Learn more about the Duuce marketplace
A few weeks ago, I had a chat with Nathan Baschez from Divinations and Everything. Nathan is one of the most popular authors on the Substack platform. He reached out with 3 questions which I answer below in the post.
1. How’d you think of the idea?
My best ideas are often connections of non-related things I’m fascinated about. In the case of Duuce it was my fascination for newsletters, building a business and marketplaces. When the connection happened, it made sense right away. I wished there were a product like it. There wasn’t so I decided to build it.
I’ve got experience in all the three fields. I’ve created and grew a few newsletters; I’ve been building and buying small digital businesses and I’ve been on the marketplace growth and monetization side at eBay classifieds.
Starting a marketplace is hard but it’s a great challenge to solve. It is the best example of starting with things that don’t scale to find scale. You can’t order a flywheel or liquidity. You must build it. With Duuce, I try to connect with every single person who runs a newsletter and potentially looks for a buyer. I’ll add them to the site and grow supply from here.
2. Have you seen any newsletter transactions so far? (On or off Duuce?) I don’t know of any yet but am curious if there are examples!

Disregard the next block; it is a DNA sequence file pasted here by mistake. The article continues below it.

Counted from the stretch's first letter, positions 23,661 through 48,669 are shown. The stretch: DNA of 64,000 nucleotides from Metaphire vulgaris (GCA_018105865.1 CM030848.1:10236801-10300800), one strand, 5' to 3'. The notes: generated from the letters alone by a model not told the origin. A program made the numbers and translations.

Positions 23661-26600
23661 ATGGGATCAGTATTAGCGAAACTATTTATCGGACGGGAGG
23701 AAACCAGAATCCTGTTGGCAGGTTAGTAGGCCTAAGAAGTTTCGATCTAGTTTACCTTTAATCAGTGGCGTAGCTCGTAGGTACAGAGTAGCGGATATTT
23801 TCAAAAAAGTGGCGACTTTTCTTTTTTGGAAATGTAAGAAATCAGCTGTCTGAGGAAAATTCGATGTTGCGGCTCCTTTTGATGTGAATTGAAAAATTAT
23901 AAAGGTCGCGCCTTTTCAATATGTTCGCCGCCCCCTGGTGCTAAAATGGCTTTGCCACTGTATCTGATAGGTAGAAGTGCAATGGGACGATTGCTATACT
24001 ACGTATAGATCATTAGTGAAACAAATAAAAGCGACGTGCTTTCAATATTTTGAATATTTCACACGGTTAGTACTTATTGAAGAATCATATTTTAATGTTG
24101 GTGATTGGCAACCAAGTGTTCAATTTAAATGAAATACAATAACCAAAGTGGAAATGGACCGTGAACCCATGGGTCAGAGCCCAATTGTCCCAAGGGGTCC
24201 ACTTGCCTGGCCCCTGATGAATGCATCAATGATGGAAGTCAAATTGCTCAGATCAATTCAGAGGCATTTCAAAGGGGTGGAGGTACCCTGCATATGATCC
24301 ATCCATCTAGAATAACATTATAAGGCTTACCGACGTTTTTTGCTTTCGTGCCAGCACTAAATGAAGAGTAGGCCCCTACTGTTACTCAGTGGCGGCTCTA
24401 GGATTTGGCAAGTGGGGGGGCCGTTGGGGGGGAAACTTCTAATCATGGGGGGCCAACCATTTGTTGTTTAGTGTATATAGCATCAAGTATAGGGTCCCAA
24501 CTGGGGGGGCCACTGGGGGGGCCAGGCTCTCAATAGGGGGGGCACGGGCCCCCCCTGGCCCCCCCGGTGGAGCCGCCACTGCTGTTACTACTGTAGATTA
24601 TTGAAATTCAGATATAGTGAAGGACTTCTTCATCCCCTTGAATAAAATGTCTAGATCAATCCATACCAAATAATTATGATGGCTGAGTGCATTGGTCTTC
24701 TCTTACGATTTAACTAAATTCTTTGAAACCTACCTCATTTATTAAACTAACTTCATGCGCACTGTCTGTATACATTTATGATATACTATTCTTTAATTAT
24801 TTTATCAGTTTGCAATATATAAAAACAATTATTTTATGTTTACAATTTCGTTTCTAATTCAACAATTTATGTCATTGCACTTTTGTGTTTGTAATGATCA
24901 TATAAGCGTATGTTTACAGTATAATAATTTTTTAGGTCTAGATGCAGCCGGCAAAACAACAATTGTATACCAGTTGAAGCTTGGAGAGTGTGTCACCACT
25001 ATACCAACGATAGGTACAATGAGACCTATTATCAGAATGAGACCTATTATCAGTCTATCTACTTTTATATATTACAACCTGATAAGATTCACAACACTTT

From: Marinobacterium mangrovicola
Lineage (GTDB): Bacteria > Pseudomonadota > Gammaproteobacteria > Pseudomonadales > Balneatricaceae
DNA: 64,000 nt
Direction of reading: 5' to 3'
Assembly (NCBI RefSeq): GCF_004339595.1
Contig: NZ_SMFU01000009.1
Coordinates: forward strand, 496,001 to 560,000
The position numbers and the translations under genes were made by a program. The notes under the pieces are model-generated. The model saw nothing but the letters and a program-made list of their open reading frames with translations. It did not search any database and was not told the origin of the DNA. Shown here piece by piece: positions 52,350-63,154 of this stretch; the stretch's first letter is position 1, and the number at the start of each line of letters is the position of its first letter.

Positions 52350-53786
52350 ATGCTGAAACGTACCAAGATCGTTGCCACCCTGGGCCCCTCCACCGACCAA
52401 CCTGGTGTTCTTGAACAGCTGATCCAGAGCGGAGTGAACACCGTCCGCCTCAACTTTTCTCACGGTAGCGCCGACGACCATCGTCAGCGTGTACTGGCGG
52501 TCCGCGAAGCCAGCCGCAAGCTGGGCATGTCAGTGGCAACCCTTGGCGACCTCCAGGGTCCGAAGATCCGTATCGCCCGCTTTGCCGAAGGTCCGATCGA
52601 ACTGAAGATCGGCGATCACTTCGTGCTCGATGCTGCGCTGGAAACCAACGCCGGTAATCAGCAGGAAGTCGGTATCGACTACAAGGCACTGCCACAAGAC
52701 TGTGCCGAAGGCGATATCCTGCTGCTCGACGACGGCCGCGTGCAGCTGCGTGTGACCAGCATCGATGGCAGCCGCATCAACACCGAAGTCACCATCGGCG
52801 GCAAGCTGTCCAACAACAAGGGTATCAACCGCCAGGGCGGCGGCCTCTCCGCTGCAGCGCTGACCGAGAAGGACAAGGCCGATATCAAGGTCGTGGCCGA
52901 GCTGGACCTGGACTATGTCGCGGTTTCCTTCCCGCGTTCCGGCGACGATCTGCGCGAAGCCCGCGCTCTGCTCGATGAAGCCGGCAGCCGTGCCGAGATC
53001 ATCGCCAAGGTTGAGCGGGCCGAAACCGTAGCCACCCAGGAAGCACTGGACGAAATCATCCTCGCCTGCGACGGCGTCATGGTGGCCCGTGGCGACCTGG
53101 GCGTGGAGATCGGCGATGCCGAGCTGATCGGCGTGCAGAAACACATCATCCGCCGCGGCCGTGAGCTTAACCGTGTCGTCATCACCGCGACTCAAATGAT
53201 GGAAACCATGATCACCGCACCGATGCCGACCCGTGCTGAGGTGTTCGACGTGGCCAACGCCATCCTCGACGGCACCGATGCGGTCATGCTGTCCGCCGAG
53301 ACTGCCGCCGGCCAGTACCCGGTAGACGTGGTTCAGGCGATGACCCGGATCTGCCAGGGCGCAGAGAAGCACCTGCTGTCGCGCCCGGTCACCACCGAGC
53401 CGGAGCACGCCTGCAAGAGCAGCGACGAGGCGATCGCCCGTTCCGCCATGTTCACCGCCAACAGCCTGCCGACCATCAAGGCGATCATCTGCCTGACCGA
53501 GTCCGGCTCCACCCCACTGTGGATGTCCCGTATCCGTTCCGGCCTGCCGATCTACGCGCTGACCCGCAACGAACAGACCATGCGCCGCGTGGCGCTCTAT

Yes a few. Recent Wheretoppost was sold through Duuce. You can read more about this newsletter acquisition here. Another newsletter that was sold on Duuce is Workshapes. And also off Duuce there is Morning Brew which was sold for a whopping 75 million. It’s the perfect business to buy and sell. It’s low complexity tech (no legacy code bases, multiple software integration, subscriptions) and high margin business. Especially now with the growth of premium newsletters value is skyrocketing. If you run a newsletter with only 500 people paying $10 per month, you’re earning a very decent living. But also, free newsletters can make good money with advertising, examples are again Morning Brew and the Hustle is doing very well.
3. Some might be concerned that when you buy the newsletter you can buy the brand name and email list but ultimately the value is stored in the writer’s head(s) and therefore is risky. What if they move on or start to phone it in or get burnt out?
I think most acquisitions will be about acquiring the whole business and deliver the content yourself after acquiring. If not, then agreements should be made to keep engagement and quality in order.
It will depend on the type of newsletter you’re acquiring. If it’s a content curation and general subject related newsletter you could replace the editor/writer without too much disruption. With a more writer focused newsletter you should be looking for a good fit. Maybe you’re buying the newsletter because it complements your own newsletter and you’re acquiring for growth. Or you are a domain expert yourself and can add extra insights and continue delivering value to the readers.